Press Releases

Compute Canada and its regional partners (ACENET, Calcul Québec, Compute Ontario and WestGrid) are pleased to announce the institutions nominated to host national advanced research computing (ARC) systems in Compute Canada’s next round of infrastructure funding.

The following institutions have been nominated:

  • LP Site – University of Toronto
  • GP1 Site – University of Victoria
  • GP2 Site – Simon Fraser University
  • GP3 Site – University of Waterloo

The new systems are planned to be fully operational in 2016. The Canada Foundation for Innovation (CFI) provides significant capital funding for these systems through its Cyberinfrastructure Initiative, in which “Challenge 2” targets the needs of Compute Canada, divided into two stages, one to be decided in 2015, and the next to be decided in 2016. Compute Canada’s operations and management costs are funded through the CFI’s Major Science Initiative (MSI) program, which funds Compute Canada through March 2017. Both of these initiatives (Cyberinfrastructure and MSI) are funded jointly by the CFI, provinces and institutions.

With a total project cost of up to $37.5M, Challenge 2 Stage 1 funding targets the most “pressing and urgent” ARC needs of Canadian researchers. The majority of current Compute Canada systems are already at or beyond their nominal 5-year lifespan. Aging systems lead to increased operational costs due to less energy efficiency, increased likelihood of system failure and increased warranty costs on key components. These systems are not as well-adapted to modern scientific usage as the new systems will be. As such, the focus of this renewal funding is on replacement of existing capacity and to “address the most pressing immediate needs.”

For more information on Compute Canada’s technical plan, a summary document is available. More info

SHARCNET is seeking a High Performance Computing Technical Consultant based out of the University of Ontario Institute of Technology (UOIT).

As part of our mission to enable excellent research, we require advanced technical consultants to support the user community in leveraging HPC infrastructure for forefront research. This position will primarily be assisting users at UOIT. As part of the distributed technical team reporting to the Technical Manager, HPC technical consultants provide organizational focus for, and development of, the local user community with specific responsibilities. To view the complete job posting, click here.

Please join us for Compute Ontario Research Day 2015 on Thursday, May 21, at the Cambridge campus of Conestoga College Institute of Technology and Advanced Learning!

Sponsored by Compute Canada and Compute Ontario, this is a collaborative event between SHARCNET, SciNet, HPCVL, and Conestoga College Institute of Technology and Advanced Learning. Compute Ontario Research Day 2015 is the preeminent provincial high performance computing event at which professors, postdoctoral, graduate, and undergraduate students gather to learn about each other’s high performance computing related work.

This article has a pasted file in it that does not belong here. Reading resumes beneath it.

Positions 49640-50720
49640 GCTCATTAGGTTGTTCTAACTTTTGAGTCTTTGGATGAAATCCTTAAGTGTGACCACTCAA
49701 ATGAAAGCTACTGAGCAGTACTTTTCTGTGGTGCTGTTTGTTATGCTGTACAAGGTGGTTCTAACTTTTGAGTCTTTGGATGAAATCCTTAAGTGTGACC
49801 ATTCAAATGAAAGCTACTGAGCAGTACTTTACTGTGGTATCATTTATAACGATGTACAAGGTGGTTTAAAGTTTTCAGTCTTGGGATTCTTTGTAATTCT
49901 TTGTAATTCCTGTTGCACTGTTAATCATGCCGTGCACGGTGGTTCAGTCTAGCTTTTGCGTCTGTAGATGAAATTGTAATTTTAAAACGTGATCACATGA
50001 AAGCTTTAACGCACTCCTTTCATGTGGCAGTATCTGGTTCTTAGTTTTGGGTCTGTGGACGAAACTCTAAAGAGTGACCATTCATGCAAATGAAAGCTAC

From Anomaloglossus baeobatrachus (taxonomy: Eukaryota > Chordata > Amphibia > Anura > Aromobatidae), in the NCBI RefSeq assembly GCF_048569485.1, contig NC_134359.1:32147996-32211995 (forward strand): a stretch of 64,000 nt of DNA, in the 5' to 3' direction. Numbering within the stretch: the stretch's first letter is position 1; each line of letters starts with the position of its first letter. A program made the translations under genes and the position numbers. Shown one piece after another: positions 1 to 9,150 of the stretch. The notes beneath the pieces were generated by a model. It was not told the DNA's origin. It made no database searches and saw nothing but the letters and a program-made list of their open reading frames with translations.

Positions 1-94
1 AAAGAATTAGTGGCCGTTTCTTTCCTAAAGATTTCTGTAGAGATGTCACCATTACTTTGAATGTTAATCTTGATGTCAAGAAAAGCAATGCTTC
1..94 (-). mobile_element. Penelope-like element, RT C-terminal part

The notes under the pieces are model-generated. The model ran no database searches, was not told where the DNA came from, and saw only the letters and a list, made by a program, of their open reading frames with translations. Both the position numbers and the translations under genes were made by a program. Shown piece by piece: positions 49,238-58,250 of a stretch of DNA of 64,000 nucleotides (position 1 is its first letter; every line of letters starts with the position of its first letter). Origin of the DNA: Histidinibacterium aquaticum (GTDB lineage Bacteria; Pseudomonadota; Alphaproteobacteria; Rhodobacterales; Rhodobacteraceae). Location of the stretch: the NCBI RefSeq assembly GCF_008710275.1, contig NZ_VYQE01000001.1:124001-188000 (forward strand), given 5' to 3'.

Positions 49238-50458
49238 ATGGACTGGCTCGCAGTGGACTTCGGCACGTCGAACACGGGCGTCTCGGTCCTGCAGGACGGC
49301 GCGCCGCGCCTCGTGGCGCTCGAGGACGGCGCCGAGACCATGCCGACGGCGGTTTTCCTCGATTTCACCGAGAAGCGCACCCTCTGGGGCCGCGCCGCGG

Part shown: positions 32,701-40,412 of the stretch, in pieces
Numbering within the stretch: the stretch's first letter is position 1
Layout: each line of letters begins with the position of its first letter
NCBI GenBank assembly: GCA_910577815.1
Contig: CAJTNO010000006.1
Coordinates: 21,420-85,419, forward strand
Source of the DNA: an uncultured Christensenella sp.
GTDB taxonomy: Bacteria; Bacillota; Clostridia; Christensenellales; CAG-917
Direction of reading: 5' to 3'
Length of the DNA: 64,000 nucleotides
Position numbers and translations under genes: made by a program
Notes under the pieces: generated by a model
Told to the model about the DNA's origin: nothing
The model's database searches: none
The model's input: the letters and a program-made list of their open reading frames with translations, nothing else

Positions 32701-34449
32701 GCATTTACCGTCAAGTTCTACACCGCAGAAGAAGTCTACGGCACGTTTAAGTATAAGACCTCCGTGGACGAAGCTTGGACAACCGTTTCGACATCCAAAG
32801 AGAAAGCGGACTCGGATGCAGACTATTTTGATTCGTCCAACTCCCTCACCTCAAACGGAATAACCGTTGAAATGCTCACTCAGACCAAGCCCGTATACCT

The conference is free to attend, but does require registration. We welcome everybody, not just participants from Ontario. As a geographically local meeting, however, Compute Ontario Research Day 2015 is an excellent opportunity for students to advertise their projects. We anticipate offering a prize for best student presentation and/or best student poster.

Important Dates:
May 1: deadline for contributed presentation abstracts (submit an abstract)
May 5: notification of acceptance for contributed and poster presentations
May 6: release of final program
May 8: deadline for poster presentation abstracts (submit an abstract)
May 12: notification of acceptance for poster presentations
May 19: attendee registration ends

If you have any questions regarding the conference, please contact Dalibor Dvorski.

HPCS 2015, Canada’s pre-eminent forum for HPC, is accepting abstract submissions for oral presentations and posters until March 17, 2015.

The High Performance Computing Symposium 2015, to be held in Montreal from June 17 to 19, is a multidisciplinary conference that focuses on research involving Advanced Research Computing (ARC) and its applications in Canada. Attended by Canadian and international experts and renowned researchers in the computer sciences, all areas of engineering, applied and pure sciences, medicine and life sciences, mathematics, the humanities and social sciences, it is Canada’s foremost forum for ARC.

This year, the main theme of the conference is Advanced Computing and Big Data: Driving Competitiveness and Discovery. Invited speakers include:

  • Pierre Boucher, Director of Innovation and Research, Ericsson Canada
  • Susan I. Brown, Professor, School of English and Theatre Studies, Member of the Advisory Council on Research at Compute Canada and President of the Canadian Society for Digital Humanities (English)
  • Michael Brudno, Associate Professor, University of Toronto and SickKids
  • Patrice Castonguay, Professional Engineer — CFD Methods Development, Bombardier Aerospace
  • Thierry Deutsch, Institut Nanosciences et Cryogénie, CEA-Grenoble, France
  • Charles Lin, Director General — Atmospheric Science and Technology Directorate, Environment Canada
  • Andrea Lodi, Full Professor of Operations Research, Department of Electronics, Computer Sciences and Systems, University of Bologna, and École Polytechnique de Montréal
  • Stan Posey, HPC Industry Development, NVIDIA